Originally, I intended on producing a blog post about Korea’s national holiday that took place on March 3. However, I will take a step back and set something strait. Life in Korea is difficult, but I also find it rewarding. As a matter of fact, I want to stay here for a longer amount of time. Right now, I am attempting to transfer out of my home university in order to stay in Seoul as a degree seeking student. Yes, it is correct that the internet interface for the class add/drop system is a living hell and people do treat me differently as a result of me being a foreigner. Despite these difficulties, I believe that my activities in Korea will in fact make me a more clever, successful, employable person in the future.
First things first, I am attending one of the best business schools in all of Asia, if not the world. Instead of bragging about the wealthy benefactors or the highly qualified faculty, I will instead briefly mention the curriculum. As a finance person, looking at the classes taught at this business school makes me feel like a kid in a candy store. Available are tons of hard core finance classes that are not taught at my home university. For example, I want to stick around this place long enough to take classes such as futures and options, fixed income securities, risk management, corporate finance, etc.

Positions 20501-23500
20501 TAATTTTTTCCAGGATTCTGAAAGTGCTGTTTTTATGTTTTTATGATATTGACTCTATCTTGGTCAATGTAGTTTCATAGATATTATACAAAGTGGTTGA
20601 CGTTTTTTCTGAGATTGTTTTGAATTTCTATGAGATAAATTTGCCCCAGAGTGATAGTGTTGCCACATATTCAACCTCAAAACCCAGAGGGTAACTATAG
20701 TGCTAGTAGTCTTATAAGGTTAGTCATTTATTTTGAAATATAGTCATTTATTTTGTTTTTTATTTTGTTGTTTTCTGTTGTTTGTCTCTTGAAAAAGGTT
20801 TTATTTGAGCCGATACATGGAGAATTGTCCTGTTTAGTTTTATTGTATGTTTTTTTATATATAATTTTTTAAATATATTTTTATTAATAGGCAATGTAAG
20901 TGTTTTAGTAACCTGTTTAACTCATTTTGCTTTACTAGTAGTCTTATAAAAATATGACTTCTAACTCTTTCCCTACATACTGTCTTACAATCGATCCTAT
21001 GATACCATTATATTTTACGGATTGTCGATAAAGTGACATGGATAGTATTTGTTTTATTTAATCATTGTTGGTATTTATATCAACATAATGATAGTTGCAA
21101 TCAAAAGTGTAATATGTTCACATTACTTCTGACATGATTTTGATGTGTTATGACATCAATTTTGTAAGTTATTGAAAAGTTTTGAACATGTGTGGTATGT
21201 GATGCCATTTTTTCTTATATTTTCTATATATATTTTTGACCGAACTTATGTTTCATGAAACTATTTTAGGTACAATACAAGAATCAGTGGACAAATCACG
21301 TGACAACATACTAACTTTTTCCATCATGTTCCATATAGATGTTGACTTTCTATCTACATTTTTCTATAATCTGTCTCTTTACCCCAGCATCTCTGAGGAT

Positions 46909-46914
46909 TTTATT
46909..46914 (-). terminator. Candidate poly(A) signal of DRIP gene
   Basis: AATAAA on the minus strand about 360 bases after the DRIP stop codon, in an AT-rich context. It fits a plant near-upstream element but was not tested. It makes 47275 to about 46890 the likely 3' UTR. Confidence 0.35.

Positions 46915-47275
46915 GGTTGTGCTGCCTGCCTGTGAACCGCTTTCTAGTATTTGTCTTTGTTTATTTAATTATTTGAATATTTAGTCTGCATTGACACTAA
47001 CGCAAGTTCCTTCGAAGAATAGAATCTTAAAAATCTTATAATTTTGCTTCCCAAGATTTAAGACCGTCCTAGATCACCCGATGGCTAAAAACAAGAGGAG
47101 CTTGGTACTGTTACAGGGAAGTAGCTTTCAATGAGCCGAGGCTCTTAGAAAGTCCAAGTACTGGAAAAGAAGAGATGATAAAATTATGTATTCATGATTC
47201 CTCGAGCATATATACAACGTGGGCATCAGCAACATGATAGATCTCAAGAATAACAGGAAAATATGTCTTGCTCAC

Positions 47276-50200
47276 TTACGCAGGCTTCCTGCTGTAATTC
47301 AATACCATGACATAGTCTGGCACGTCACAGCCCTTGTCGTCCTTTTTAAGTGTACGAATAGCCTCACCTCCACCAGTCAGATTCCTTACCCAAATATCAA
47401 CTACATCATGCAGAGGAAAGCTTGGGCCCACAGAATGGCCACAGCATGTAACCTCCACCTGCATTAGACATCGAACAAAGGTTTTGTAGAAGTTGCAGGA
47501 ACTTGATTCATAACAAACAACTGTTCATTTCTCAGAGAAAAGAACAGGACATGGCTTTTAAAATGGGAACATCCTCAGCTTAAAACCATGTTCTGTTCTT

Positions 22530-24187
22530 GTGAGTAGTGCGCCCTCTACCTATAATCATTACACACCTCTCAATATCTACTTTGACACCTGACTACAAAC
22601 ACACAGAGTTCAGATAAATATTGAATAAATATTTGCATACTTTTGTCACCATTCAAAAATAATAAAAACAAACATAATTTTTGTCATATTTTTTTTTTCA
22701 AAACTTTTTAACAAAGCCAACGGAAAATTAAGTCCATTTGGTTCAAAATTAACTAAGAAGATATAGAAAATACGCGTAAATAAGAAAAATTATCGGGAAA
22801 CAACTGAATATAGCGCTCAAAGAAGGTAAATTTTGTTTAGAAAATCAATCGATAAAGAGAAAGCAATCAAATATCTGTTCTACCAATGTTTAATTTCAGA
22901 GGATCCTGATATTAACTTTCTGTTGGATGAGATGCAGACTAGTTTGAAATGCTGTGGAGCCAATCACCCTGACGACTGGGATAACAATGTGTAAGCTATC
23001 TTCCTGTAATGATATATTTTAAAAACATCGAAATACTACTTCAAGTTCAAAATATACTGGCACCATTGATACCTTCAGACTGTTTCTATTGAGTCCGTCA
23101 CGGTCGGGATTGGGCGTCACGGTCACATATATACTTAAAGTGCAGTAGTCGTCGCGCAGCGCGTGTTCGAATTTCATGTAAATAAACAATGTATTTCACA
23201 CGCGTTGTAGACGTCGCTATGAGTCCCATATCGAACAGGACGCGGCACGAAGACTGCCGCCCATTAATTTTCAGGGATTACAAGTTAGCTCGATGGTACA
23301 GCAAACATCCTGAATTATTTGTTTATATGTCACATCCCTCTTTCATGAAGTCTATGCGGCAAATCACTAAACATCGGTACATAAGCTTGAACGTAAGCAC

Second, my dream is to be able to do something that not many Westerners can do. That is to be able to be proficient in Korean. It is true that many Korean people can speak English well, but few want to speak English. Why should they speak English? In order to get the goods and services that I seek, I need to at the minimum attempt to speak Korean. If I do, I am giving myself an advantage. Language is one of those naturally occurring barriers that if I can overcome, will expose me to many opportunities that are out of reach for others.
In am not sure what I want to do in the future, yet. However, I am aware that being a bi-lingual person that has some finance knowledge is a good start. Those two skills can be picked up in Seoul. While not impossible to pick up these skills at home, it would consume so much resources that it wouldn’t be practical.
Finally, I believe I am being am more thrifty, resourceful person as a result of living in Korea. I have learned to live with less. This is not a result of Korea being a poor country, but rather me being a poor student. For example, I have learned how to live without a mattress. Right now I sleep on the floor. I feel fine. In fact, I think doing this is straitening out my back. In addition, here I have learned to live without having appliances such as a coffee maker, clothing dryer, or printer at my disposal. I have learned to live with less. Below I will share a pic of the room where I live, in addition to a friendly cat that I met on campus!